We have so much to do during the day from the time we get up in the morning that we often fall prey to the situation. But how? With many activities that are lined up to do, we usually tackle activities and tasks as they come to us and look forward to complete them. To handle it efficiently, some of us even make use of to-do lists, on paper or apps. Well, this is all part of the reactive planning method, which essentially means that you handle tasks as they come. But it has some serious disadvantages, if you are looking to be successful and happy.
A major disadvantage is that there are a lot of distractions in whatever you do. This is because when you are handling one activity and another activity arrives, you are compelled to react to it by doing something about it and then the third one arrives. You lose focus on the work at hand. Secondly, you may have completed a lot of tasks and spent time and energy on them but you still don’t feel accomplished and satisfied with what you have done. Thirdly, lack of control and cohesion over your activities makes you feel cluttered and gives you a feeling of ‘lack of time’.
However, the good news is that you can improve upon it if you want. Your ability to role play as a worker and your own manager is a key technique to effectively manage your time. At the start of the day or the night before, imagine you are the manager and have to assign tasks to this person. Plan out to assign him tasks on the basis of importance. But how do you decide the importance? Use the well-known Dwight D. Eisenhower’s Decision Principle or as many people know ‘Covey’s Time Management Grid’. This principle was first used by an effective leader, Army General and 34th President of The United States which was later popularized by Stephen Covey. Essentially, it explains that there are four boxes or quadrants in the urgent-important matrix.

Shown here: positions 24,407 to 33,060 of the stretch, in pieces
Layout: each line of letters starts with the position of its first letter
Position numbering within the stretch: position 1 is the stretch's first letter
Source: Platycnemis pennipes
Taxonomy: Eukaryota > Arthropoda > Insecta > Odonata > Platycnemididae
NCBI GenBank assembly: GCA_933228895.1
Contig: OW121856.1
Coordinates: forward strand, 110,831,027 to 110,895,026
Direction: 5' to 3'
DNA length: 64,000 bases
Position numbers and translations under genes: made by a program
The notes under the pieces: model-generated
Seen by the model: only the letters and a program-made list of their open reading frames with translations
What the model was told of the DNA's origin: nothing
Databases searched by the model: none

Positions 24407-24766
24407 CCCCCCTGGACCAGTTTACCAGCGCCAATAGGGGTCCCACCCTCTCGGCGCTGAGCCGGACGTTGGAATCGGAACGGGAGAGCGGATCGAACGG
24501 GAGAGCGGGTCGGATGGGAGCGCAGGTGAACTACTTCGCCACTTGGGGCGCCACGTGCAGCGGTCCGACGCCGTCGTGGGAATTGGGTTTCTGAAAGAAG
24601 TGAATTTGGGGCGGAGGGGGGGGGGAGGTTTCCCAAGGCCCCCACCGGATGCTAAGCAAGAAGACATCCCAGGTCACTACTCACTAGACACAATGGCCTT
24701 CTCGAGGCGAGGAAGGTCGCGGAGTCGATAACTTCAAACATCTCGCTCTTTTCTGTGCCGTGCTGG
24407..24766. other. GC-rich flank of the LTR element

“What is important is seldom urgent and what is urgent is seldom important.” – Dwight D. Eisenhower
The words, urgent & important are often confused in our everyday lives. Just to reiterate, urgent activity is something that cannot wait and requires immediate attention while important activity is something which has a high consequence of not doing it but it may not require immediate attention. Using this approach separates the successful from the rest of the crowd, gives a perspective to your actions and makes your proactively handle tasks.
What does living in Box 1 mean?
This box represents problems or crisis situations which are important and urgent. Living in this box means handling problems all day and everyday, meeting deadlines and sitting on fire, almost all the time.
Take Action – “Do it immediately”.
What does living in Box 2 mean?
Activities which are not urgent but important, usually represent personal goals. These are things we should do in order to succeed but we never get time to address them. These may include long term strategizing, building relationships, health care, starting and working on our own venture and so on. This is the most goal oriented and productive box.
Take Action – “Decide when you will do it”
What does living in Box 3 mean?
Activities in this box are urgent but not important. These are often misinterpreted in our everyday lives as important. Individuals living in this box spend time fulfilling others priorities and expectations. Activities in this box can be described as distractions.
Take Action – “Do it later”
What does living in Box 4 mean?
The box has activities which are not important and not urgent such as surfing web, scrolling through social media, watching TV, etc. These are usually time wasters and is the most unproductive box of the quadrant.
Take Action – “Delegate to someone or eliminate”
It is not possible to live in one box in isolation but my questions to you are:
1. Which box are you currently living in, most of your time?
2. Which box do you want to live in, most of your time?
Please share your comments and opinion. I’d love to hear them
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The article was originally published here on 27th April 2017.
April 27, 2017
April 27, 2017
Stories by Dipender Bhamrah